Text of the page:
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Historic Heritage Challenges for Landowners

By Anna Bensemann, Senior Planner, Baseline Group | Aug 28, 2023

Having a slice of New Zealand's history is a unique experience. The stories of how the land was used, who owned it, and all the trades and sales that happened are pretty fascinating. But dealing with this history and making any changes to the land can be a bit tricky, especially if you're thinking about making alterations.

This history could be about a building that's considered special and listed in the Heritage New Zealand Pouhere Taonga Register or mentioned in the district plan. Or it could be places where old stuff from before 1900 is still in the ground, or places with meaning in Māori stories. These are places where you might find old things.

Landowners have to follow rules from both the Resource Management Act (RMA) and the Heritage New Zealand Pouhere Taonga Act (2014). This is for sites that are known to have history and also for those that might have history but we're not completely sure. District Councils are in charge of looking after historical places under the RMA. If it's about buildings, they have rules to follow about what changes you can make and even when you can knock them down. These rules are meant to keep the old things and the area around them safe. If you want to knock down an old building, you usually need to show there's no other way, and sometimes a lot of people need to know about it.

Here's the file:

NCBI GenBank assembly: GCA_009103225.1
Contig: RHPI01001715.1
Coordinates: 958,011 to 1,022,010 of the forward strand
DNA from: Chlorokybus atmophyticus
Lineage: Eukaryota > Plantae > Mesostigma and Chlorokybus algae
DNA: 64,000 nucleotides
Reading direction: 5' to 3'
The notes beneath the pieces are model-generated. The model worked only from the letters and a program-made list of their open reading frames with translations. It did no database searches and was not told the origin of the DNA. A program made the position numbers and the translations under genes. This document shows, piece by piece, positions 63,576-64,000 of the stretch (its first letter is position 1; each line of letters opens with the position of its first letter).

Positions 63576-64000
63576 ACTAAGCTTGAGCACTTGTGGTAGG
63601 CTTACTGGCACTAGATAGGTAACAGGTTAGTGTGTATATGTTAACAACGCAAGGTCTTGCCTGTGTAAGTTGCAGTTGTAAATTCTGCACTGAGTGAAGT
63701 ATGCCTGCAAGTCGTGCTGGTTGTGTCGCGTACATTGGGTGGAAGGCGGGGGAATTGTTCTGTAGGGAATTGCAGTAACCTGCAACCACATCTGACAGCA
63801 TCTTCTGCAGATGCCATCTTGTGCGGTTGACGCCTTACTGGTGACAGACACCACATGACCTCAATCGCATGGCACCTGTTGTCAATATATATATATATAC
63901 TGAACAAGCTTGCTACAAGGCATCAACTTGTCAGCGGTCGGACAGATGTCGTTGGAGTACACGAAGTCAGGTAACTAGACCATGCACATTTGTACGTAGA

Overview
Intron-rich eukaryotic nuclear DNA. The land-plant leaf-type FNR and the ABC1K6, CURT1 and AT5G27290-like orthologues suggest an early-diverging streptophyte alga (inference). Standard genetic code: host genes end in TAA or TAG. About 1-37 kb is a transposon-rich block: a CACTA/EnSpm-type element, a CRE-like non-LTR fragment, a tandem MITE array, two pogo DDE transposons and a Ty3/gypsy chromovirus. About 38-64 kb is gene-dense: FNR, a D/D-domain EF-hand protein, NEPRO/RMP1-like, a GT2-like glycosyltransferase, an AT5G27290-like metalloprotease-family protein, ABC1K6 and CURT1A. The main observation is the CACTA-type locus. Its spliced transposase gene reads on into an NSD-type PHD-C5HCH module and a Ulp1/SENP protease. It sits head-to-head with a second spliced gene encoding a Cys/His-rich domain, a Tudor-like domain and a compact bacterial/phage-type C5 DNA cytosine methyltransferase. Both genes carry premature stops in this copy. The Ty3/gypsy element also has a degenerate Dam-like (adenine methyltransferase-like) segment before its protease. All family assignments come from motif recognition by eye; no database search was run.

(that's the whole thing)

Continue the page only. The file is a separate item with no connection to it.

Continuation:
Dealing with places that might have old stuff from before 1900 or places with special history is more complicated. We have rules in the district plan and the Heritage New Zealand Pouhere Taonga register for these places. The register keeps changing because we keep finding new things. The rules in the district plan are usually about digging and cutting down plants, which could disturb the ground. When this might happen, you need to talk to local Māori groups. They might want someone to watch over the work to make sure we find anything old properly. If we find human remains, everything stops immediately.

Usually, if you're going to dig or build something, you have rules to follow in case you find old stuff. These rules say what to do if you find anything unexpected while working.

For people who aren't really into history, it might seem a bit annoying to follow these rules about old things. But imagine if something really old got destroyed forever. The punishment for not following these rules can be pretty big fines and a good deal of stress. That's why it's important to figure out if your land has old stuff and to plan very carefully before you start digging.

Understanding these rules can make sure that the history of your land is protected and respected. So, if you're considering any changes to your property, take a moment to think about the stories it holds and the legacy you can preserve. Your land might just have more secrets to tell than you know.

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